Limu Pools is a favourite spot, along with Matapa Chasm. At low tide, Hikutavake offers two giant coral pools cut off from the ocean. There's also good snorkelling at Avatele Beach. Some spots are better at certain tides, so check with your accommodation provider or the visitor information centre in Alofi, and remember to pack your reef shoes.

Diving in Niue

Niue is a diving mecca, renowned for long-range visibility (up to 100m) and a huge range of marine life. Local professional dive operators can provide all the gear you'll need and they'll quickly get you to some of Niue's best dive sites, including drop-offs, caves, coral walls, caverns and more. The dive boats operating in Niue only take small groups. With so much spectacular coastline to explore, you'll feel like you're the only people diving this spectacular underwater world.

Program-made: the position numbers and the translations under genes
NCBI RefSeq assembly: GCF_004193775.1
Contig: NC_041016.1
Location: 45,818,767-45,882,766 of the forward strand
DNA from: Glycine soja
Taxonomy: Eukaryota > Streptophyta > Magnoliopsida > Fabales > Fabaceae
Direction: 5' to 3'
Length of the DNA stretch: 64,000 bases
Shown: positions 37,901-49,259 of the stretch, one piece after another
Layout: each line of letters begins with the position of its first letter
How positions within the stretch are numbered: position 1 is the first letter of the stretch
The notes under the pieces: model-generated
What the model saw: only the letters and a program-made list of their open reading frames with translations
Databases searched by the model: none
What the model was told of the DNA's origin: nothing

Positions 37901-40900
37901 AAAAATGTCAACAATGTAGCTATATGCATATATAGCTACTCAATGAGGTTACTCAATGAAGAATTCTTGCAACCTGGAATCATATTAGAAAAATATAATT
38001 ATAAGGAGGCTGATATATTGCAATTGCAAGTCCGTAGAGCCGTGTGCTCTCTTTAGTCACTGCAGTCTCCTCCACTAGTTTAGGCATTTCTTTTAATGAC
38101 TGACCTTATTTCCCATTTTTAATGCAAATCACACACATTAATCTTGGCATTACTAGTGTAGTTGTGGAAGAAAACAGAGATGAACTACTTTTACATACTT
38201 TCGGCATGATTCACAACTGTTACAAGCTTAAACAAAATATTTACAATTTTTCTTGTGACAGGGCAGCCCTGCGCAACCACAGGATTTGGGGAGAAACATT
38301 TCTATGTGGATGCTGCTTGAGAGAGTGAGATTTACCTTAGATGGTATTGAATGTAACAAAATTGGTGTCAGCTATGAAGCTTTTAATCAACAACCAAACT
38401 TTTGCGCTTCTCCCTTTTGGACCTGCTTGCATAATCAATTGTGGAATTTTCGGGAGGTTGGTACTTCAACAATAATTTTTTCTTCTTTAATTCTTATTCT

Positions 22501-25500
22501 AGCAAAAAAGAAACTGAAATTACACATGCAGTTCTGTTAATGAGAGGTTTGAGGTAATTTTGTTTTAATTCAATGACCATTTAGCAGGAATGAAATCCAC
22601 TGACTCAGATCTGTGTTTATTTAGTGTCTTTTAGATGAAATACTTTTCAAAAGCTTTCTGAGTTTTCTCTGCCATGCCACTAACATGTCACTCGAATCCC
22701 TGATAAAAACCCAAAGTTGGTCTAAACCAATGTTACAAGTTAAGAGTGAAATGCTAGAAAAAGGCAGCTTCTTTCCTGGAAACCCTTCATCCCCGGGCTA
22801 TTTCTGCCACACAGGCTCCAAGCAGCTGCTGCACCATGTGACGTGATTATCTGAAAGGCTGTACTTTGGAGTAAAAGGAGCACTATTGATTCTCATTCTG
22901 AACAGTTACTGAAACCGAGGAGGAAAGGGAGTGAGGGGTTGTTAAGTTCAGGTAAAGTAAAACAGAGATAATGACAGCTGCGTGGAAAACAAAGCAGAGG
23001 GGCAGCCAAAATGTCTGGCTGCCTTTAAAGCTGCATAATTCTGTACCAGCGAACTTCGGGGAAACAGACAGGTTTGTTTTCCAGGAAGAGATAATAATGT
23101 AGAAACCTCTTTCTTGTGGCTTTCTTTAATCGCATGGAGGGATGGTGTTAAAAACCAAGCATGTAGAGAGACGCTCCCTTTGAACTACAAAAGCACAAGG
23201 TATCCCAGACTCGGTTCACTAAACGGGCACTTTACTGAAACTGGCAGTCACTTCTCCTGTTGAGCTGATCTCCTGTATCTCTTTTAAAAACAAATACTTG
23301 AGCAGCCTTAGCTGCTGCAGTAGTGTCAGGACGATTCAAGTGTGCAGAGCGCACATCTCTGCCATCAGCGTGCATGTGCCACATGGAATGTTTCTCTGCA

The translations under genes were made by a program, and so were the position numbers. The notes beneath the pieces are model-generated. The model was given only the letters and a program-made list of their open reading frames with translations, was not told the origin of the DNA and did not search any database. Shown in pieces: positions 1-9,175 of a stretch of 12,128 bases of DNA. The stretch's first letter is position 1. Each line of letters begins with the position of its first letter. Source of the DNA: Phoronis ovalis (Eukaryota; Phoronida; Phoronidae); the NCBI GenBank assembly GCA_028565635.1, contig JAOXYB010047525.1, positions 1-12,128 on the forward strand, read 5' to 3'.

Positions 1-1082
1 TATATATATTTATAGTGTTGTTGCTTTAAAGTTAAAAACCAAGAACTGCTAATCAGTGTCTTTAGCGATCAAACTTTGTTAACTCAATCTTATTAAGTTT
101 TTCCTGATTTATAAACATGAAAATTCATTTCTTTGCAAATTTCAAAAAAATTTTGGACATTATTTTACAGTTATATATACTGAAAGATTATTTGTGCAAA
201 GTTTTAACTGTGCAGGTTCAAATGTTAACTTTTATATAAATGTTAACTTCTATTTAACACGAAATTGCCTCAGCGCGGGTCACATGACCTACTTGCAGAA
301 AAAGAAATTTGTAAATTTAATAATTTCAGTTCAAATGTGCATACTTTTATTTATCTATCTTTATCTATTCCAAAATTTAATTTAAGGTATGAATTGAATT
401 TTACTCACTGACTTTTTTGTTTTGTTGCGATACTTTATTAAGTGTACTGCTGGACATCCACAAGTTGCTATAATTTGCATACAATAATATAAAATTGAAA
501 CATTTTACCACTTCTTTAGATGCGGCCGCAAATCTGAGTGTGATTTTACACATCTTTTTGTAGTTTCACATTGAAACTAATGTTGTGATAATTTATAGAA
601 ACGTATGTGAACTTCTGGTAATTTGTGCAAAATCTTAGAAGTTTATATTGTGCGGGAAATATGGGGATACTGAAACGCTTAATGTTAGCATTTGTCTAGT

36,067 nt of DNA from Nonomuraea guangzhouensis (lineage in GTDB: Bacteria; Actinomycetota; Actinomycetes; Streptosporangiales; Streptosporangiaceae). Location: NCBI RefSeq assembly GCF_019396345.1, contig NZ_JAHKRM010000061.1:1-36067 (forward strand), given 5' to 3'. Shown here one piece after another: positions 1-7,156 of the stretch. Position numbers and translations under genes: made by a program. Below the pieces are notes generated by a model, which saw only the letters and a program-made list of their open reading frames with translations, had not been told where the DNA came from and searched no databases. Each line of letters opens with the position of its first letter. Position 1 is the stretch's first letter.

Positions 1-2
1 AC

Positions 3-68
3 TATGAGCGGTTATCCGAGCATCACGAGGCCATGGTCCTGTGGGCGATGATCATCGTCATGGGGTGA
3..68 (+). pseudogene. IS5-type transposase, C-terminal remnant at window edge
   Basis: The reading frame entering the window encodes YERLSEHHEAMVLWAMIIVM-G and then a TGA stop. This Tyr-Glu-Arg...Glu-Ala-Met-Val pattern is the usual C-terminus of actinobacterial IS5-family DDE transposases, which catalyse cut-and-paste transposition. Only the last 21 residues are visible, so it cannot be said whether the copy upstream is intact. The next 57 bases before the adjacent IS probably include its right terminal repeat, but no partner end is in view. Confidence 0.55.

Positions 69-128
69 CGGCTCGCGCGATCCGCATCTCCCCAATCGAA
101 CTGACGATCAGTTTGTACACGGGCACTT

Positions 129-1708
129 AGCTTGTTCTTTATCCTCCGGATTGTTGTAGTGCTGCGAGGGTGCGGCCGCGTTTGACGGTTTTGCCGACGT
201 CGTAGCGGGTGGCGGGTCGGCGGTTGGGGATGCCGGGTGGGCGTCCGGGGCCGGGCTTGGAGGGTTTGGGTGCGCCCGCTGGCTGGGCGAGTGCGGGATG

Game fishing in Niue

Niue has been described by commentators as a fisherman's secret paradise. It's easy to see why. The crystal-clear water is very deep close to shore, which means you can be among target species in minutes, while also enjoying great views of the island from offshore. Marlin, mahimahi, wahoo, giant trevally, yellowfin tuna, red bass, sailfish and other game fish regularly feature in delighted anglers' photos and stories. There are several professional Niue fishing charters to choose from. On Niue fishing trips the catch always stays with the boat, but most operators will ensure you have enough for dinner. A word of warning: the fishing here is so good, it can quickly become an addiction.

Keep exploring Niue